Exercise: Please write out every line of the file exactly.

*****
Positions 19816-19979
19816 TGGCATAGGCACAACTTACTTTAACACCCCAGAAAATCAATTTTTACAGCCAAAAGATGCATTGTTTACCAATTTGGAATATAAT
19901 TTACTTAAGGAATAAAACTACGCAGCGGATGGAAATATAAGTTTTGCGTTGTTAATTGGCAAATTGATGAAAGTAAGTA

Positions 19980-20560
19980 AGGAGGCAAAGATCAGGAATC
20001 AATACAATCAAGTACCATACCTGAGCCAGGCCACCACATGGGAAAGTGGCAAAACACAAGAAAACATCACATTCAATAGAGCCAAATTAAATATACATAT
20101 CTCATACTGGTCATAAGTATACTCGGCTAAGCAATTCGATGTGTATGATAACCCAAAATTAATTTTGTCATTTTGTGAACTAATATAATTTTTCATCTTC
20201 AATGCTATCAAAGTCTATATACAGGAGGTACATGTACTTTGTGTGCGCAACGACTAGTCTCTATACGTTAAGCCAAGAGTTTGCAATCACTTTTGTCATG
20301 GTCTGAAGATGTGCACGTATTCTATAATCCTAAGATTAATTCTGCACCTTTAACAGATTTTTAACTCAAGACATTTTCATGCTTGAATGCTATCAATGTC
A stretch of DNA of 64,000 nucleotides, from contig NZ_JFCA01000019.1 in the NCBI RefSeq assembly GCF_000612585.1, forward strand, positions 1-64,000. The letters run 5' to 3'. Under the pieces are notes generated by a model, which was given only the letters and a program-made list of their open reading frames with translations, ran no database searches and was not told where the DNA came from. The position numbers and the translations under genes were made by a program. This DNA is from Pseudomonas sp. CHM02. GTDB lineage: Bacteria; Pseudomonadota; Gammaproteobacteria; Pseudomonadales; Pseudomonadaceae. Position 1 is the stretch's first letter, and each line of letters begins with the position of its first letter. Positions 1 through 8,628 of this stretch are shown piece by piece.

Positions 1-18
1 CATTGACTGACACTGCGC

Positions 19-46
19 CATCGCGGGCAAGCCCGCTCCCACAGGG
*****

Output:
Positions 19816-19979
19816 TGGCATAGGCACAACTTACTTTAACACCCCAGAAAATCAATTTTTACAGCCAAAAGATGCATTGTTTACCAATTTGGAATATAAT
19901 TTACTTAAGGAATAAAACTACGCAGCGGATGGAAATATAAGTTTTGCGTTGTTAATTGGCAAATTGATGAAAGTAAGTA

Positions 19980-20560
19980 AGGAGGCAAAGATCAGGAATC
20001 AATACAATCAAGTACCATACCTGAGCCAGGCCACCACATGGGAAAGTGGCAAAACACAAGAAAACATCACATTCAATAGAGCCAAATTAAATATACATAT
20101 CTCATACTGGTCATAAGTATACTCGGCTAAGCAATTCGATGTGTATGATAACCCAAAATTAATTTTGTCATTTTGTGAACTAATATAATTTTTCATCTTC
20201 AATGCTATCAAAGTCTATATACAGGAGGTACATGTACTTTGTGTGCGCAACGACTAGTCTCTATACGTTAAGCCAAGAGTTTGCAATCACTTTTGTCATG
20301 GTCTGAAGATGTGCACGTATTCTATAATCCTAAGATTAATTCTGCACCTTTAACAGATTTTTAACTCAAGACATTTTCATGCTTGAATGCTATCAATGTC
A stretch of DNA of 64,000 nucleotides, from contig NZ_JFCA01000019.1 in the NCBI RefSeq assembly GCF_000612585.1, forward strand, positions 1-64,000. The letters run 5' to 3'. Under the pieces are notes generated by a model, which was given only the letters and a program-made list of their open reading frames with translations, ran no database searches and was not told where the DNA came from. The position numbers and the translations under genes were made by a program. This DNA is from Pseudomonas sp. CHM02. GTDB lineage: Bacteria; Pseudomonadota; Gammaproteobacteria; Pseudomonadales; Pseudomonadaceae. Position 1 is the stretch's first letter, and each line of letters begins with the position of its first letter. Positions 1 through 8,628 of this stretch are shown piece by piece.

Positions 1-18
1 CATTGACTGACACTGCGC

Positions 19-46
19 CATCGCGGGCAAGCCCGCTCCCACAGGG